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MORE than one in four adults in the UK have high blood pressure, which causes blood to be pumped too forcefully around the body.
But many will be oblivious to the condition as it rarely causes noticeable symptoms.
Left untreated, hypertension -as high blood pressure is also described – puts extra strain on your blood vessels, heart and other organs, such as the brain, kidneys and eyes.
And it can up your risk of developing a number of serious and potentially deadly health conditions.
Heart disease, heart attacks, strokes and heart failure are just a few of those. But you can also be at risk of developing peripheral arterial disease, aortic aneurysms, kidney disease and vascular dementia according to NHS guidance.
But it noted that reducing your blood pressure by even a small amount can help lower your risk of these health conditions.
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An effective way to do this is through diet.
According to the Harvard School of Public Health, two minerals play major roles in regulating blood pressure and a healthy heart."
These are sodium – which is salt – and potassium.
Eating fewer salty foods is hugely important to keeping your blood pressure at a healthy level.
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But eating more potassium-rich foods can significantly lower your risk of cardiovascular disease, according to the Harvard School of Public Health.
What foods contain potassium?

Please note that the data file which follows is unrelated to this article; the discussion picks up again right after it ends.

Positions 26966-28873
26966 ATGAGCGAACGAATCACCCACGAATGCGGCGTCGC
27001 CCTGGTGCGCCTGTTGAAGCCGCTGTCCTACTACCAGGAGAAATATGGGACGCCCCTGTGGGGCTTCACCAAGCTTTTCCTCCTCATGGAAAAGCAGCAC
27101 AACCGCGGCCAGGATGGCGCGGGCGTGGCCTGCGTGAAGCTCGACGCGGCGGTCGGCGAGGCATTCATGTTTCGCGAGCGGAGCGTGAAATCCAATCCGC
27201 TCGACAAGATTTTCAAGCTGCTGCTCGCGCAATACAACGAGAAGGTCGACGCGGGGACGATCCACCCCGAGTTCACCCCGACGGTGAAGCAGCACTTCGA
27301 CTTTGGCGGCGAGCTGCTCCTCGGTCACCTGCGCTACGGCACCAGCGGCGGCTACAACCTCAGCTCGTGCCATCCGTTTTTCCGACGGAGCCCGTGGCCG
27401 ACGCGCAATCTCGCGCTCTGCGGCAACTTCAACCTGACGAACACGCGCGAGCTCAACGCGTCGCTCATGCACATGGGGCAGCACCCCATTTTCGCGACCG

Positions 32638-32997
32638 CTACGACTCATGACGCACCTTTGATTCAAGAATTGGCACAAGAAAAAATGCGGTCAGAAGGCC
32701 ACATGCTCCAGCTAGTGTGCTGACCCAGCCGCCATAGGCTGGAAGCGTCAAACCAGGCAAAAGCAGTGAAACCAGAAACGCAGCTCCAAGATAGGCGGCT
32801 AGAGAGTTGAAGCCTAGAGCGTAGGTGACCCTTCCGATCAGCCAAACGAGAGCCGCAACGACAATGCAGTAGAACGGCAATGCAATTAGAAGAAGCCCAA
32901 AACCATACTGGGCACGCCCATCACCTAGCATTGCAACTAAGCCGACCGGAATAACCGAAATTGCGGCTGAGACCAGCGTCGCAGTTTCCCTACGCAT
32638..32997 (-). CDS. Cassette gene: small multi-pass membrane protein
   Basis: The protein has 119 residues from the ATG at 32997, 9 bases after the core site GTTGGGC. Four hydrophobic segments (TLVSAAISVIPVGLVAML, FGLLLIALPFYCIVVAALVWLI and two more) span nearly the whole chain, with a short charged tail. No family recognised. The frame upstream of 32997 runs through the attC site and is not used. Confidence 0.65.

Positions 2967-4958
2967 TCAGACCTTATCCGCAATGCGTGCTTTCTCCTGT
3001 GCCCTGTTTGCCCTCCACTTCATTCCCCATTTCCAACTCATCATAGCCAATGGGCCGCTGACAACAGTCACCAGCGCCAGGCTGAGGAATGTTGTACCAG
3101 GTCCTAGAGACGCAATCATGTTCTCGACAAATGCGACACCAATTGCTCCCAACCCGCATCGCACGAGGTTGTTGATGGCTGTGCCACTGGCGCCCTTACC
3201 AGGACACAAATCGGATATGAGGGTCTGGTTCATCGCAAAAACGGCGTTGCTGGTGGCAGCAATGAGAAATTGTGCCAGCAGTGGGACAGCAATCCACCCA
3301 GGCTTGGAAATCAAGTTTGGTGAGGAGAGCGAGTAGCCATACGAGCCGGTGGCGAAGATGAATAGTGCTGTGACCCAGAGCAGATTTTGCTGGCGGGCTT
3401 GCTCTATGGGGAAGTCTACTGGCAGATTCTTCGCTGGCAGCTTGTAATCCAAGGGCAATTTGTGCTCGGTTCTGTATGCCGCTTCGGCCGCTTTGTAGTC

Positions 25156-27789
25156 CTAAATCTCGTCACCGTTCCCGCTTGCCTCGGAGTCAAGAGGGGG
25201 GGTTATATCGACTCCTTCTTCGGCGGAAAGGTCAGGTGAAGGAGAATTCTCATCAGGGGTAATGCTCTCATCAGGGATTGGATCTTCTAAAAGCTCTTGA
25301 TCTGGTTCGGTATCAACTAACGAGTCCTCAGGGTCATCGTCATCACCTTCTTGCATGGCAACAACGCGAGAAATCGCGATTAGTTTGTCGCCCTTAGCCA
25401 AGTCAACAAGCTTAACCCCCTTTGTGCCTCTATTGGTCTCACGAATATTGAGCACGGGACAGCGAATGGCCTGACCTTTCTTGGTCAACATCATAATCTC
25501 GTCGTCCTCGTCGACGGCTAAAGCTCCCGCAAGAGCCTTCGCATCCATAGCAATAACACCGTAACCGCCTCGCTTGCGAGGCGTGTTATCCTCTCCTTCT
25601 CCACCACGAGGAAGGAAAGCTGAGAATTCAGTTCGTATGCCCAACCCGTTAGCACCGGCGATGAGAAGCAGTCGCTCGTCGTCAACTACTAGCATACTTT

Potassium can especially be found in fruits, vegetables, legumes, and low-fat dairy.
Bananas have often been touted for their high potassium content.
According to Medical News Today, four fruit drinks are bursting with the mineral.
These are the fresh juice from passion fruits, pomegranates, oranges and tangerines.
A standard cup of each drink contains:
- Passion fruit juice – 687 mg of potassium
- Pomegranate juice – 533 mg
- Orange juice – 496 mg
- Tangerine juice – 440 mg.
By comparison, a banana has around 358 mg of the mineral.
According to the Harvard School of Public Health, other foods high in potassium include:
- Dried fruits (raisins, apricots)
- Beans, lentils
- Winter squash (acorn, butternut)
- Spinach, broccoli
- Coconut water
- Dairy and plant milks (soy, almond)
- Cashews, almonds
The school said the best eating plan for bringing down your blood pressure and preventing heart disease is one that mirrors the Mediterranean diet.
It'll be full of fruits and vegetables, whole grains, nuts, fish, poultry, and vegetable oils; and include little alcohol, red and processed meats, refined carbohydrates, foods and beverages with added sugar, sodium, and foods with trans fat.
What are other ways to bring down my high blood pressure?
The Harvard School of Public Health said said sleep played a huge part in heart health, as too little or too much shuteye is associated with heart disease and can negatively affect other heart-related risk factors like what you eat, how much you exercise, your weight, blood pressure, and inflammation.
Adults need between seven to nine hours of sleep a night, according to NHS guidance.
Getting regular exercise can also lower your risk of hypertension, as can avoiding smoking and maintaining a healthy weight.
A study found that middle-aged people who gained 11 to 22 pounds after age 20 were up to three times more likely to develop heart disease, high blood pressure, type 2 diabetes, and gallstones than those who gained five pounds or fewer.
Signs of hypertension
High blood pressure usually doesn’t have any symptoms so it’s important to get checked regularly.
People with the condition can experience:
- Blurred vision
- Shortness of breath
- Chest pain
You can get your blood pressure checked at:
- GP surgeries
- some pharmacies
- some workplaces
Source: British Heart Foundation
The only way to find out if you have hypertension is to have it checked.
It's recommended you do so at least once every five years once you reach the age of 40 of you're healthy.
But if you're at increased risk of high blood pressure, you should ideally have it checked once a year, according to the British Heart Foundation.
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